One of the best resources I have found for gathering intel on a new duty station has been social media. Simply type your new duty station into the search bar of Facebook and you will probably find a number of informational pages.
Join the local classifieds pages, spouse pages and activity pages. Here you will be able to ask any questions you might have and receive up-to-date answers.
3. Debunk the Rumors
Each duty station has a number of rumors associated with it, whether good or bad. Try to figure out why your new assignment has a bad rap and focus on the positives. Here is an example for our current assignment:
"There is nothing to do."
"Think about all of the family time we will have. We can go camping, hiking, horseback riding, check out local farms and attend rodeos."
There will always be something to do and places to explore, but you have to actively search for them.
"It's in the middle of nowhere."
"We can do road trips on the weekend and see parts of the country we've never seen before."
Attempt to find the silver lining to each of the negative statements. Maybe even make it a challenge to dispel each of the rumors during your time at your new location.
4. It's Only Temporary
Do you remember how quickly your last assignment flew by?
Be prepared for that to happen again.
Three years (plus or minus) is not a lot of time in the grand scheme of things. Make the most of your assignment and get to know a new part of the country (or world!) in the short time that you are there.Make a point to visit that local landmark, attend the parade downtown, see the state park and just go for a drive.
Immerse yourself in the local culture and get to know your new home. If you're not careful, it might be time to move again before you even got to know this new town.
5. Remember that Attitude Is a Choice
You, and only you, can decide how you feel about something. You can make the choice to be excited about a new assignment, or you can choose to dread every minute of it.
Don't be tempted by those around you trying to bring you down.
When you tell people where you are going next, you might hear, "I'm sorry" or, "Maybe you'll get a good assignment next time."
They might be trying to be sympathetic, but in a sense they are peer pressuring you into feeling lousy about your assignment.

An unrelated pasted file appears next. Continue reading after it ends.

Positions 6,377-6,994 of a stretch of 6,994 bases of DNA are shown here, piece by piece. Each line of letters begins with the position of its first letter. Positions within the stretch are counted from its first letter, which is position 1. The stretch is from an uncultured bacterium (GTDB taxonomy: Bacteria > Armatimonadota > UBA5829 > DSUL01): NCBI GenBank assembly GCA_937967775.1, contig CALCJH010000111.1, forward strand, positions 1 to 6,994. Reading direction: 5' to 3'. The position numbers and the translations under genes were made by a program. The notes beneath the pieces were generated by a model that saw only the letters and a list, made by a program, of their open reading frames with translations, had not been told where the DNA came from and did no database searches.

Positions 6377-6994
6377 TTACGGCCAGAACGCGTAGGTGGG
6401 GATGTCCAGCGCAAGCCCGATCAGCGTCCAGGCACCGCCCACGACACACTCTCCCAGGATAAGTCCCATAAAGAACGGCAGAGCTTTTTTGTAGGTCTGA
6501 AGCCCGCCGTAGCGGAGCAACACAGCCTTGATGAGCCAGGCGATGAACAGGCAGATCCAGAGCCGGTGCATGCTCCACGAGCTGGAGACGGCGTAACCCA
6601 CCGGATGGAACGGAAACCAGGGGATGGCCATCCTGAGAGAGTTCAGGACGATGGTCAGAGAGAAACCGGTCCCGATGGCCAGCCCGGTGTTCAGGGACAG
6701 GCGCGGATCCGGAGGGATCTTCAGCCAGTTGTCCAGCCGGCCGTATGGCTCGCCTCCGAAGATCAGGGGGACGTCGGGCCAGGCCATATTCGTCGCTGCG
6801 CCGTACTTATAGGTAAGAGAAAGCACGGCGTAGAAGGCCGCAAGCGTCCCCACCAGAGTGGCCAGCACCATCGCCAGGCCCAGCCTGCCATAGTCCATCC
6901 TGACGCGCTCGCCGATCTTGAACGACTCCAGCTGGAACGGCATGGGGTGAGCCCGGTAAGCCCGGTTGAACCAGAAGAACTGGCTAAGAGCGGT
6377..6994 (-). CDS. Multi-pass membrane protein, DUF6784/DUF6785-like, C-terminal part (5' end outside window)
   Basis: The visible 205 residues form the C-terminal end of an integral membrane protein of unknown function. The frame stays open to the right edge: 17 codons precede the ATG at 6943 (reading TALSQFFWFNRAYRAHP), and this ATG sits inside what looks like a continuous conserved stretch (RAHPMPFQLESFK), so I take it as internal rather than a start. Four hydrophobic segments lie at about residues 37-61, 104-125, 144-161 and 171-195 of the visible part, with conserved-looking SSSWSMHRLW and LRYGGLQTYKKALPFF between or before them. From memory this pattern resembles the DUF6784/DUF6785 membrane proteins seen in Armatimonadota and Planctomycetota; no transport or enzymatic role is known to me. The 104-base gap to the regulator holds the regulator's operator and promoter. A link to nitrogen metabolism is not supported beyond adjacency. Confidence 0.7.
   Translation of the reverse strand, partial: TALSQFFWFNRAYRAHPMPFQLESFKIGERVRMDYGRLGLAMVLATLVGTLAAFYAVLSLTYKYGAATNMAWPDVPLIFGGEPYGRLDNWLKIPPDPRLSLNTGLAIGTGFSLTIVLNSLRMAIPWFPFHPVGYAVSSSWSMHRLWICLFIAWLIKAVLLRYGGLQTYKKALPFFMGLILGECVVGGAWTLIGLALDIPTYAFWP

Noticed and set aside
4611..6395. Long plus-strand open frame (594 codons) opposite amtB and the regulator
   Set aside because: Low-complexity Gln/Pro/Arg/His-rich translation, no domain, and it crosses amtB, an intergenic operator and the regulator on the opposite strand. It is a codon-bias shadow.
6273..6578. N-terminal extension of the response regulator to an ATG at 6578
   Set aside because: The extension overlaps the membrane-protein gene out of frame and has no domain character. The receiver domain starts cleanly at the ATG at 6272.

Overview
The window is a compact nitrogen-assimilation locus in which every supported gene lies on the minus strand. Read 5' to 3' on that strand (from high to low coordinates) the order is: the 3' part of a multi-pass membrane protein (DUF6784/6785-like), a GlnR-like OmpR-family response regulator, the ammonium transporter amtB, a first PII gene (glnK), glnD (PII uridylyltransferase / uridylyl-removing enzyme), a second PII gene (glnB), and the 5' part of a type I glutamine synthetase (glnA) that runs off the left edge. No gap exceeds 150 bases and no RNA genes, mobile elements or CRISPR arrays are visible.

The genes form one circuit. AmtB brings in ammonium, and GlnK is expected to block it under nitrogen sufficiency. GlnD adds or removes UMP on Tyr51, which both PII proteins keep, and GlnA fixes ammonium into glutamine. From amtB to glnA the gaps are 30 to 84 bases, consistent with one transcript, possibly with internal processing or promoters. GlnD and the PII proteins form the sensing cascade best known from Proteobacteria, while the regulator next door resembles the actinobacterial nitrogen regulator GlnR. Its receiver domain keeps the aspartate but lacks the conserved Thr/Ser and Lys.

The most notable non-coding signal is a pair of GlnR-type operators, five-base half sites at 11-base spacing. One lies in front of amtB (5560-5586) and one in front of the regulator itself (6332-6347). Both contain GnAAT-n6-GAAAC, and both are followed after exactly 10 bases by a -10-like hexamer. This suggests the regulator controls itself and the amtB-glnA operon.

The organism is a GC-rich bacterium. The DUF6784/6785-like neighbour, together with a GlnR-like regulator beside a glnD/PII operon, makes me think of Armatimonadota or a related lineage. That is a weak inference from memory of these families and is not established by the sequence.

You still have a choice. You can still choose to look forward to your move. You can still choose to stay positive.
Finally, appreciate the fact that you have been given the opportunity to experience a place that you most likely would not have lived had it not been for the military.
I am often told by civilians that I am "so lucky" to move every three years and travel the world. Even though PCSing most definitely has its ups and its downs, I do try to remind myself that we REALLY ARE lucky.
I have made friends all over the world.
Ihave artifacts from each of our assignments proudly displayed in our home.
I have lived in the Deep South, the West Coast, a foreign country and the Great Plains.
I have a greater understanding and appreciation for new people that I meet.
The military has provided me with wonderful opportunities to try new places and has really shaped me as a person. I am more resilient, more patient and more curious than before.I have to remember that each assignment, no matter where it is, is simply adding to my life experience.
This article originally appeared on Military Spouse. Follow @MilSpouseMag on Twitter.
- Surviving: A Military Family and Spinal Muscular Atrophy | Military ... ›
- Spouses Say Military Life & Employment Don't Go Together | Military ... ›
- Servicemember Civil Relief Act: Creditors Literally Pay It Forward ... ›
- I Apologize. It's OK to Hate Your Duty Station. | Military Spouse ›
- Military Spouses Doing Life Together | Militaryspouse.com ›